1. Idea Generation
  2. Stewing
  3. Prepping
  4. Writing
  5. Editing

What happens in each step of the process?

Idea Generation
I keep a notebook with lists of ideas or summaries of something I want to do. Some of these “notebooks” are files in my computer, though I am a huge fan of keeping a notebook nearby as often as possible.

Stewing
When I find an idea that I want to work on, I walk around with it my head for a while. How long varies. For one story, I walked around with the main character telling me all about herself for two weeks before she finally told me her name. That story was started, but it hasn’t ever been finished. It will be in the not-too-distant future.

Prepping
Otherwise known as planning and research. This is where I figure out if it’s nonfiction or fiction, poetry or prose, long or short. And I do some preliminary research if it’s something I don’t know much about. I limit my research time, though, because I could easily spend too much time doing that and very little writing.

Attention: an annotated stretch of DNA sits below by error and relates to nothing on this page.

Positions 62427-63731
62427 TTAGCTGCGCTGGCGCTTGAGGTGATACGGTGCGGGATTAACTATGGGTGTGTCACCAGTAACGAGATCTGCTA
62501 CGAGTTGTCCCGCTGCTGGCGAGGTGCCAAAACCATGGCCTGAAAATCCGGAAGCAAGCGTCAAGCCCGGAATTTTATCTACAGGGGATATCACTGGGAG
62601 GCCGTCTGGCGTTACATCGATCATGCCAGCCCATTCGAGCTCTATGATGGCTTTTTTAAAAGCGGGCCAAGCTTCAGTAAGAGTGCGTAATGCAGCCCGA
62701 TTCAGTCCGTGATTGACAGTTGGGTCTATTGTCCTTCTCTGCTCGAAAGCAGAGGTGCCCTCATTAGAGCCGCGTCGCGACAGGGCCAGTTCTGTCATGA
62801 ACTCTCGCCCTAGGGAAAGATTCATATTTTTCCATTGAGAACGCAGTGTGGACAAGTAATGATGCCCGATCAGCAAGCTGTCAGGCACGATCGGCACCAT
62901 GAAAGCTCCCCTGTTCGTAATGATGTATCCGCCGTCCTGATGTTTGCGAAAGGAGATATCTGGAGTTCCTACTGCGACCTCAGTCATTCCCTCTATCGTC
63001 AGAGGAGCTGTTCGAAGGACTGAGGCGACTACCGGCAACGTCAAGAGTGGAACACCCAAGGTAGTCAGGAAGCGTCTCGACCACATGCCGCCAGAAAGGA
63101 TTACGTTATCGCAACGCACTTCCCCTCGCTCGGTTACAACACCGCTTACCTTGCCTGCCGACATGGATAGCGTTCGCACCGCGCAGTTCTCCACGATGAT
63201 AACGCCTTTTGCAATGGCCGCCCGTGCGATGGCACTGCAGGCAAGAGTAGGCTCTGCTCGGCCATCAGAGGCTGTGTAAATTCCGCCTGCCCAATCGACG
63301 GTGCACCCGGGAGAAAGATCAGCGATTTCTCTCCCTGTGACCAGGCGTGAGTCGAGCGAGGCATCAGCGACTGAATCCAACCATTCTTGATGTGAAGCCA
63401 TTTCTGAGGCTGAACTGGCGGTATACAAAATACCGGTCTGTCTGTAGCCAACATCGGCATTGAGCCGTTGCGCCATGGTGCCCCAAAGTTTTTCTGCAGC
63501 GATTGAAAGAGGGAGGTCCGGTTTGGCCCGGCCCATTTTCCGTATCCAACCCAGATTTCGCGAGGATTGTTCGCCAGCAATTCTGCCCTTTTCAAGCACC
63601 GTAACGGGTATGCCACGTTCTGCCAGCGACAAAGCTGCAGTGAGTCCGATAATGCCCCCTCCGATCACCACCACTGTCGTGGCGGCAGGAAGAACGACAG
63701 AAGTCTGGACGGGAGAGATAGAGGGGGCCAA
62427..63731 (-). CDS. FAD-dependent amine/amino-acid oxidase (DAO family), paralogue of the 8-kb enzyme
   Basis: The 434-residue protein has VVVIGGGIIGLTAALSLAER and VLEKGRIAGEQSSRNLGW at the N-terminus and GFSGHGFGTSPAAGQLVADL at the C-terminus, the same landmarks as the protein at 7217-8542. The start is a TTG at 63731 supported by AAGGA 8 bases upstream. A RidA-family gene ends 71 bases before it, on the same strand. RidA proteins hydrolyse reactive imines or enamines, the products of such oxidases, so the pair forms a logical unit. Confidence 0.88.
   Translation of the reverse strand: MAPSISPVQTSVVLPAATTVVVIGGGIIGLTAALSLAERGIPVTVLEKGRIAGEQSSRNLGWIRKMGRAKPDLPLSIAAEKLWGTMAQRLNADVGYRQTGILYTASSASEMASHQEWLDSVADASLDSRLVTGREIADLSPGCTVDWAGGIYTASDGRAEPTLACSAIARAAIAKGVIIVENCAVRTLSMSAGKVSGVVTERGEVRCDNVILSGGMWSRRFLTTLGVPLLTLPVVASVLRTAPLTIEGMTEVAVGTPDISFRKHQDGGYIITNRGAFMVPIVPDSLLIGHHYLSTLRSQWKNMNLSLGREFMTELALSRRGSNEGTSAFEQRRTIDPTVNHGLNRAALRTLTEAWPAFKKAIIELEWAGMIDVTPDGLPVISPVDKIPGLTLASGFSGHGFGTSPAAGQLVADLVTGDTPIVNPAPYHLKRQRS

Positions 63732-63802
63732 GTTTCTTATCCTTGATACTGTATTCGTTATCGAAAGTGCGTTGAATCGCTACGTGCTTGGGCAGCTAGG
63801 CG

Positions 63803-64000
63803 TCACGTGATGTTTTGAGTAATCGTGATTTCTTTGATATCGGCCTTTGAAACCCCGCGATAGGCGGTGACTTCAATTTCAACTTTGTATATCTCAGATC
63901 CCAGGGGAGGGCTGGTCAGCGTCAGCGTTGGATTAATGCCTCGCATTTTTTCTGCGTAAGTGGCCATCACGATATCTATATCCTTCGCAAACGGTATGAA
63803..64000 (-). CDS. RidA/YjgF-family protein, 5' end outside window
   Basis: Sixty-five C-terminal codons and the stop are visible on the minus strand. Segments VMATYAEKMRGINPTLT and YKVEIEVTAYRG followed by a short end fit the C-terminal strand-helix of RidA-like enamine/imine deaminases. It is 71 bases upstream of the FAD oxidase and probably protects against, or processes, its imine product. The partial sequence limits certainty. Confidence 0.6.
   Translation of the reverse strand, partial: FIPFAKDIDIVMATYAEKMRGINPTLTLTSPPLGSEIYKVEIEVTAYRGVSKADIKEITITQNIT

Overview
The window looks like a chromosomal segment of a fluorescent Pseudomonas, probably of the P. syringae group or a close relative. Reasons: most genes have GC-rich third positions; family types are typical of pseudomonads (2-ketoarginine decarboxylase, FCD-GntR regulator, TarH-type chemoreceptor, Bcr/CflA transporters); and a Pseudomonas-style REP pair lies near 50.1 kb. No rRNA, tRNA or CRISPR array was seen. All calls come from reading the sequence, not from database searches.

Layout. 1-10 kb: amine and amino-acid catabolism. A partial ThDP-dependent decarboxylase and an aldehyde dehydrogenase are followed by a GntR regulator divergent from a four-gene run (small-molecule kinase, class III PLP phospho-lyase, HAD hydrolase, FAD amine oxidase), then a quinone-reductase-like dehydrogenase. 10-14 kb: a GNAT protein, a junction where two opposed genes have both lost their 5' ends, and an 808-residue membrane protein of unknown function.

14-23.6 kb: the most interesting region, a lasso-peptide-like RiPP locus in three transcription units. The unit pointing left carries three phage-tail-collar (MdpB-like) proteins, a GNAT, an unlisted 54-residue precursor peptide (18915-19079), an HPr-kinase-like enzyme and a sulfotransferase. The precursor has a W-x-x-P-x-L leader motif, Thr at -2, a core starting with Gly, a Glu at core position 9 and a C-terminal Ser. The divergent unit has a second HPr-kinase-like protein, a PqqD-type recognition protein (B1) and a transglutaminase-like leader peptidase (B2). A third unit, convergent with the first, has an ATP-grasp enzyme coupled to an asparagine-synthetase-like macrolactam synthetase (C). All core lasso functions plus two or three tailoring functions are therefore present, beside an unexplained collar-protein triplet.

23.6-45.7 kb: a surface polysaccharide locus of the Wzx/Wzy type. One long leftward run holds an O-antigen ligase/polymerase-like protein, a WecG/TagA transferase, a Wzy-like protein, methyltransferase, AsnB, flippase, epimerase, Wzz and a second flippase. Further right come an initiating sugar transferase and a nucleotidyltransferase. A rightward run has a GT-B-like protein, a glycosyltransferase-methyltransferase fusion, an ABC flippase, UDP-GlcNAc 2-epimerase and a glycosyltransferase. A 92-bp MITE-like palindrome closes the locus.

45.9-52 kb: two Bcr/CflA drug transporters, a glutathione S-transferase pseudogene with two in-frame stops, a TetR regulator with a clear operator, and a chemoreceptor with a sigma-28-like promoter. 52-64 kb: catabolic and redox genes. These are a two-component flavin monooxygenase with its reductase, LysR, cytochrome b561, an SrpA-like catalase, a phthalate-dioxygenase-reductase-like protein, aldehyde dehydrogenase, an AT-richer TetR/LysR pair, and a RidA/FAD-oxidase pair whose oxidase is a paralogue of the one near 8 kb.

Writing
This step is pretty self-explanatory. I will do extra research from time to time if it’s needed. This step also generally takes the longest.

Editing
We already talked about this on Tuesday, but it’s worth including here, too. I view editing as part of the creative process as well. In my writing phase, I get the bones of the story/article/post down. Then in editing, I often add new content, so it’s a mashup of editing and writing. In general, it’s shaping.

Sometimes I will listen to music as I do this. Again, it’s something with little or no lyrics and often the same type of music I listen to while editing.

What does your process look like?

My Editing Process

redpenWhen you think about editing, I’m sure you imagine the proverbial red pen, bleeding all over the page. Right?

Although the red pen still, undoubtedly, has its place, things have changed quite a bit. I would say 99% of my editing is done on the computer.

I use a PC, so I use Microsoft Word. When I finish the draft of a manuscript, I let it sit for up to a week. (Honestly, usually it doesn’t sit that long, just a few days.) When I open the file to edit, I use the Track Changes feature.